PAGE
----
A 10-month-old boy was referred to the urology clinic with an undescended right testis. A presurgical history of the patient revealed that the patient had agenesis of the right kidney and no other concomitant anomalies of the genitourinary system had been evaluated before surgery. The clinical examination presented orthotopically positioned left testis but right testis was palpable neither in the inguinal region nor in scrotum. Left hemiscrotum showed no redness or swelling and left epididymis was also verified by palpation. The inguinal area had no palpable mass referring to inguinal hernia. However, an absence of the vas deferens on the right hemiscrotum was found. Then a scrotal ultrasonography was undertaken and it confirmed cryptorchidism of right testis located at the level of right internal inguinal ring and the suspected diagnosis of agenesis of the right epididymis. Left epididymis and testis had no pathological signs seen (Figure 1). Moreover, abdominal ultrasonography revealed that renal agenesis on the right side and left kidney accompanied no compensatory hypertrophy or hydronephrosis (Figure 2). Laboratory test presented creatinine level of 0.75 mg/dL proving normal kidney function. After informed consent was obtained from the patient’s parents, the patient underwent a laparoscopic surgery for right orchiopexy and absence of right vas deferens and epididymis was noted (Figure 3). However, due to relatively short length of right spermatic cord structure, laparoscopic orchiectomy was performed instead of orchiopexy. The patient’s postoperative histologic analysis of right testis confirmed a normal testicle with absent epididymis.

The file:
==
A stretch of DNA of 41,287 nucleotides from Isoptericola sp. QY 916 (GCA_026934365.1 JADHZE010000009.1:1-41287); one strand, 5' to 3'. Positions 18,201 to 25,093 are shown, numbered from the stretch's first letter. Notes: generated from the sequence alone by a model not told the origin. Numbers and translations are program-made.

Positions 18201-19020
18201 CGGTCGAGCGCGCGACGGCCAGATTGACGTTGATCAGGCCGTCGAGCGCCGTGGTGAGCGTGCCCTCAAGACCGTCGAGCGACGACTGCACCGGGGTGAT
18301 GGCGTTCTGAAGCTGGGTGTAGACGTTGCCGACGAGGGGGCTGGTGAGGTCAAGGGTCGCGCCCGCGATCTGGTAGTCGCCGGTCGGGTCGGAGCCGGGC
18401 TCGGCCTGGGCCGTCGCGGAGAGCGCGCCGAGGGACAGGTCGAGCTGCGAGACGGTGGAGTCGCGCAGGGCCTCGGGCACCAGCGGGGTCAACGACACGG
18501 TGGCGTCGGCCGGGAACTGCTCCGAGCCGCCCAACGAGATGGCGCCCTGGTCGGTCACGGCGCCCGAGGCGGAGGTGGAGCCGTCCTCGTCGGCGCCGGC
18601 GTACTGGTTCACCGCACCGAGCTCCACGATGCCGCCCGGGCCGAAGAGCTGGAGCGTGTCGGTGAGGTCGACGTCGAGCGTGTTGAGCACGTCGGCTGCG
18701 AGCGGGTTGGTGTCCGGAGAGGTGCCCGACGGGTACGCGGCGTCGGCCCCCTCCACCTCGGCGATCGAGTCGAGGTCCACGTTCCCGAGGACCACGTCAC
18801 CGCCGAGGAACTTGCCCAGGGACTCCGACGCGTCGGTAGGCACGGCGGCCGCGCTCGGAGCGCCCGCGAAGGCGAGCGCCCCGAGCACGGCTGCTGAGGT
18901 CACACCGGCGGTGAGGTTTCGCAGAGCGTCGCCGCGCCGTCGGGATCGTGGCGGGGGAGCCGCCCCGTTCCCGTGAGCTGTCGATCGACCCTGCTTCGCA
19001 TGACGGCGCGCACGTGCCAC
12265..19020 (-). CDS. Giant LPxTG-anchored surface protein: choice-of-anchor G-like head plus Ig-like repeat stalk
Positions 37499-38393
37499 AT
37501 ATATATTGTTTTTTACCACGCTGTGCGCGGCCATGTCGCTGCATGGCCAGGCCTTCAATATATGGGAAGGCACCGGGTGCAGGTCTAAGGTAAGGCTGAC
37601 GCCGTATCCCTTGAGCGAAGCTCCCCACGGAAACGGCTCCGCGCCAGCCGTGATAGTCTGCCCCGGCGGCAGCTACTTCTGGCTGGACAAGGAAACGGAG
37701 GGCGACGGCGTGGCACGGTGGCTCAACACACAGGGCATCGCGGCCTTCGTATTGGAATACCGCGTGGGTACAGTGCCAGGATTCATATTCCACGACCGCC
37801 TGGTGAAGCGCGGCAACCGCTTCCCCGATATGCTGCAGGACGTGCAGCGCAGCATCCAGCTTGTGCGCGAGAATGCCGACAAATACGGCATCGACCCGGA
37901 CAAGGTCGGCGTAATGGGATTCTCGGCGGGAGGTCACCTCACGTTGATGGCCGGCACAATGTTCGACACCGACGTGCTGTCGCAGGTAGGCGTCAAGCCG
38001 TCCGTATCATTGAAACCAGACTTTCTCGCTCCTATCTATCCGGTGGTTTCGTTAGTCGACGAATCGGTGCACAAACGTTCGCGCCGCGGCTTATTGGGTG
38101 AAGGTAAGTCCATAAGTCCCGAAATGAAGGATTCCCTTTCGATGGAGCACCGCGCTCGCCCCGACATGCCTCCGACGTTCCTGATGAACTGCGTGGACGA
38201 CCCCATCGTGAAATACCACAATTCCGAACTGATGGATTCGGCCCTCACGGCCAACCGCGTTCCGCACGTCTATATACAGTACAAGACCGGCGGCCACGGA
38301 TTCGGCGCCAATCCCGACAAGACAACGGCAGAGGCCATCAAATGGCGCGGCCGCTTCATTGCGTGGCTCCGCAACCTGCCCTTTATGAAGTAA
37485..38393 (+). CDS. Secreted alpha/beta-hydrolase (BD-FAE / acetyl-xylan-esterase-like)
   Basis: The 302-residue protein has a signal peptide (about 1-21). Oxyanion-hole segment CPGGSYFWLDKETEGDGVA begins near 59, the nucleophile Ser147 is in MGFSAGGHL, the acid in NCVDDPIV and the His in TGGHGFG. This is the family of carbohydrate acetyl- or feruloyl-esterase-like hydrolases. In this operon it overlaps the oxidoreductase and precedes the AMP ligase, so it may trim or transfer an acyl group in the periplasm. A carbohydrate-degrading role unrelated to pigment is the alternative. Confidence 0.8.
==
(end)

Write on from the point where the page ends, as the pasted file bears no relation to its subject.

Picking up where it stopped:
Development of renal system is closely integrated with the development of genital system. The ureteric bud develops from the mesonephric duct during the 5th week of gestation and the elongated stalk of the ureteric bud that is called the metanephric duct later forms the ureter. Moreover, the ingrowth of the branching ureteric buds into the metanephric blastema results in the characteristic lobulated appearance of the definitive kidney. The mesonephric duct differentiates into the bladder trigone, the seminal vesicle, the ductus deferens, and the distal two-thirds of the epididymis. An essential requirement for renal genesis after induction and differentiation of the intermediate mesoderm is the development of the ureteric bud at the caudal area of the mesonephric duct. The possible reasons for renal agenesis include the lack of induction of the metanephric blastema by the ureteral bud, primary absence of the caudal nephrogenic core, ureteral bud malformation, and dysplasia of mesonephric duct [4–6]. Congenital absence of the vas deferens (CAVD) can be either unilateral (CUAVD) or bilateral (CBAVD) and this clinical condition is responsible for up to 1-2% of male infertility. Most of these male infertility cases are due to bilateral vas agenesis (1%–6%) and only 0.4% of male infertility cases have been due to CUAVD. CAVD is considered a primary genital form of cystic fibrosis and up to 80% of patients with CAVD have mutations associated with Cystic Fibrosis Transmembrane Conductance (CFTR) gene . In addition, Casals et al.  represented that 38% of CAVD cases are related to CFTR gene mutation. However, Schlegel et al.  reported that a CFTR gene abnormality in CAVD patients with renal agenesis occurs very rarely. Thus, in patients with cryptorchidism, the presence of vas deferens should be evaluated during scrotal palpation and abdominal ultrasound study is also recommended to evaluate any other coexisting abnormalities such as renal agenesis. In addition, CFTR gene analysis might be also helpful to evaluate the presence of latent cystic fibrosis. For adult patients with CAVD, vasography or transrectal ultrasonography can also be utilized to visualize a missing segment of vas deferens and fertility exam is also strongly recommended.